Get Informed

Subscribe to our newsletters for regular updates, analysis and context straight to your email.

Close Newsletter Signup

Senators call for ending money bail in new bipartisan legislation

Senators call for ending money bail in new bipartisan legislation


Two United State Senators have proposed reforming money bail as a way to lower the incarceration rate in the country.

Sen. Rand Paul (R-KY) and Sen. Kamala Harris (D-CA) are co-sponsoring the Pretrial Integrity and Safety Act, which would “encourage states to reform or replace the bail system.” The U.S. Department of Justice would provide grants to states that reform their bail system, but the reform would be individual to each state.

In a New York Times column, Paul and Harris argue that it is unfair, discriminatory, and ineffective to lock up people just because they can’t pay their bail.

“Bail is supposed to ensure that the accused appear at trial and don’t commit other offenses in the meantime,” Paul and Harris write. “ But research has shown that low-risk defendants who are detained more than 24 hours and then released are actually less likely to show up in court than those who are detained less than a day.”

Locking up those people awaiting trial accounted for 95 percent of the growth in the jail population from 2000 to 2014 and costs the taxpayers $38 million a day, or $14 billion a year, said the senators. most of whom are non-violent offenders, the senators said.

Studies have also shown that bail unfairly impacts people of color. Black defendants are more likely to have higher bail, are are less likely to be able to pay. The reformation of bail has become a top priority of many criminal justice reform organizations.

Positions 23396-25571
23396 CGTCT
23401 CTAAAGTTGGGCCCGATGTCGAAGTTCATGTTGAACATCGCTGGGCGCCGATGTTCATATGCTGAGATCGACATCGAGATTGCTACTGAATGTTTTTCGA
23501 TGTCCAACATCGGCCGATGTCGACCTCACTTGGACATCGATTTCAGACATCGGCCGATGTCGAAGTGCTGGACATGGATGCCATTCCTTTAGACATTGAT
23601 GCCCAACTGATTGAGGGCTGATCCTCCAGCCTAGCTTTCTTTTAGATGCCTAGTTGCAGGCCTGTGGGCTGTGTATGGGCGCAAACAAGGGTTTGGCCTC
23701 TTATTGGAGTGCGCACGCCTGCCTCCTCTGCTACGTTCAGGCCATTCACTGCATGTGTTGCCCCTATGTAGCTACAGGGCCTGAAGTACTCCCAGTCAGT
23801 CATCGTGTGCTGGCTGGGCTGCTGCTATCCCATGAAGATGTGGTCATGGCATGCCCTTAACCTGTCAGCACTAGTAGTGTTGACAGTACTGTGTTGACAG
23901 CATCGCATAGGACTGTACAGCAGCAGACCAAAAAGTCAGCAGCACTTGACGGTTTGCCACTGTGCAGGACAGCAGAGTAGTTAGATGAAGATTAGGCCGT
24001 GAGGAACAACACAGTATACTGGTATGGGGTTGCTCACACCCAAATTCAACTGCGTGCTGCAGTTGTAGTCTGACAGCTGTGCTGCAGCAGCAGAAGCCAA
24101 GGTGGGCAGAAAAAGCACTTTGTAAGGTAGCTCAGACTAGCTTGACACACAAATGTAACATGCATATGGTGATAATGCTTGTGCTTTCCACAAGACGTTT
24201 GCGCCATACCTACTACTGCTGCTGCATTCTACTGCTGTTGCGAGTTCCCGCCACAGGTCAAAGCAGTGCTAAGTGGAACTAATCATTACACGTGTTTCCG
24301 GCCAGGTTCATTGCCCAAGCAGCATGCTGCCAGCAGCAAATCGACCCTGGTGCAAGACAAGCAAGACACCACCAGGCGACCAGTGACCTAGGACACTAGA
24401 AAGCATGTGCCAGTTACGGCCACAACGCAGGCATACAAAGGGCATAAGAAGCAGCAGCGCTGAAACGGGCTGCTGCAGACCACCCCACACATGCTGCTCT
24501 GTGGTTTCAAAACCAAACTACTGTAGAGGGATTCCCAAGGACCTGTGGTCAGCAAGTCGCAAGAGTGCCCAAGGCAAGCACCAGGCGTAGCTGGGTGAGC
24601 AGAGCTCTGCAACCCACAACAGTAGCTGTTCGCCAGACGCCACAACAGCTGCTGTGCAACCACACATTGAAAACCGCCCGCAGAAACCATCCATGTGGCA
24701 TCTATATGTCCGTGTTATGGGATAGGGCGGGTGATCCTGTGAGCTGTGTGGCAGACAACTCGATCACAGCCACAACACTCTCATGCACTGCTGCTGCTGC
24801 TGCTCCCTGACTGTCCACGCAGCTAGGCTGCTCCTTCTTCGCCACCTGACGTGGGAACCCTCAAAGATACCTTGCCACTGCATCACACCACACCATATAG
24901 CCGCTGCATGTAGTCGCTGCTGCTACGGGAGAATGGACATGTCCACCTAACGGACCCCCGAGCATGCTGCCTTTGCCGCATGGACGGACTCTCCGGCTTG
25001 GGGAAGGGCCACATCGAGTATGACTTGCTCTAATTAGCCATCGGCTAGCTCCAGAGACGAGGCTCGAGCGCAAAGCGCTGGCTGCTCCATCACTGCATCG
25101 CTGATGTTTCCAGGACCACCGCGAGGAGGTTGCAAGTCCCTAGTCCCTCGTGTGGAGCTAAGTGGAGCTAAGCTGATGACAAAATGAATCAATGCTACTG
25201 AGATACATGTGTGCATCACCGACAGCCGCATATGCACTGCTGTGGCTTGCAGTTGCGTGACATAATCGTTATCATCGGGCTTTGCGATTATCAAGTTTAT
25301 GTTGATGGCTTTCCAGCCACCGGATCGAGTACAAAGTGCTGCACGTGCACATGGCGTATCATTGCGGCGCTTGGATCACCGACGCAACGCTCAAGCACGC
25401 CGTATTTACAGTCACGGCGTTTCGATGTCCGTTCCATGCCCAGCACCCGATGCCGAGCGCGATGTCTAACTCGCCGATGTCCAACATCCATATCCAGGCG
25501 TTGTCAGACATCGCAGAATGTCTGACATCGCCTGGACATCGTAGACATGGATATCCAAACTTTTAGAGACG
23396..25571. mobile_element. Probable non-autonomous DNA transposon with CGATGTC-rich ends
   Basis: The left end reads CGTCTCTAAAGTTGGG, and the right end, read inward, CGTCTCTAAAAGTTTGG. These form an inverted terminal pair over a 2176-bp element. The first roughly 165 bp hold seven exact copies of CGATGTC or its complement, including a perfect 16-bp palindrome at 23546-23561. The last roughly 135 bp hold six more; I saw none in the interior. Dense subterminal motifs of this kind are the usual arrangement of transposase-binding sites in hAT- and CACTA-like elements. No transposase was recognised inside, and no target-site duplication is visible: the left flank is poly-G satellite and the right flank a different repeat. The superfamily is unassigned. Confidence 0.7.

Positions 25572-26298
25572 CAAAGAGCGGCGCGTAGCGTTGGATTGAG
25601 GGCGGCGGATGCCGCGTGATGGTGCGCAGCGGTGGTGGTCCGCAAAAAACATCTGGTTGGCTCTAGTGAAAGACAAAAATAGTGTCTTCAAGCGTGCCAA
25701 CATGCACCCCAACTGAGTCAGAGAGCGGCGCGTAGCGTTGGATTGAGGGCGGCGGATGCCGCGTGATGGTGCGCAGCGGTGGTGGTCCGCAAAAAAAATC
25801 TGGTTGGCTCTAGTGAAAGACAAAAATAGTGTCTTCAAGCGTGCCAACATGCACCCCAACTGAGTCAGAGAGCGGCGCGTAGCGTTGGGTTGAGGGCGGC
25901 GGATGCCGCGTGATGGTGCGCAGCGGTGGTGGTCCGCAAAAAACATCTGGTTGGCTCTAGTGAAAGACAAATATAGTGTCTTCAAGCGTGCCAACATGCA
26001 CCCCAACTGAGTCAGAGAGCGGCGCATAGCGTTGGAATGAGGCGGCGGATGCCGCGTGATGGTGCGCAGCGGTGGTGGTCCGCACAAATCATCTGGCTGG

Under the proposed legislation, bail would be replaced with individualized pretrial assessments that would determine the risk of releasing a specific individual who is awaiting trial. People who are not flight risks or likely to commit more crimes would be released.

States like Kentucky and New Jersey have already moved away from cash bail towards an assessment model. Similarly, states like Colorado and West Virginia have improved pretrial services like using telephone reminders to make sure people don’t miss court dates.

“These nudges work,” Paul and Harris write. “Over the second half of 2006, automated phone call reminders in Multnomah County in Oregon, resulted in 750 people showing up in court who otherwise may have forgotten their date.”

Andrea Roth, an assistant professor of law at the University of California Berkeley, said that the quality of assessments vary, because some assessments can be racially biased.

However, states that accept the grants would also be required to show their risks assessments don’t discriminate against people of color and collect information on how defendants are treated that will be released once a year to the federal government.

Despite the deep polarization in Washington D.C., Harris expressed optimism that something could get done on bail.

“This is something that should not be thought of as even bipartisan; it should be a nonpartisan issue, and I feel optimistic that we can appeal to people across the aisle.” Harris said to the Los Angeles Times.

The Washington Examiner reported that the legislation already has the support of over 30 criminal justice organizations, including groups like the Center for American Progress, the NAACP, the ACLU, the National Association of Criminal Defense Lawyers, and even the Association of Prosecuting Attorneys.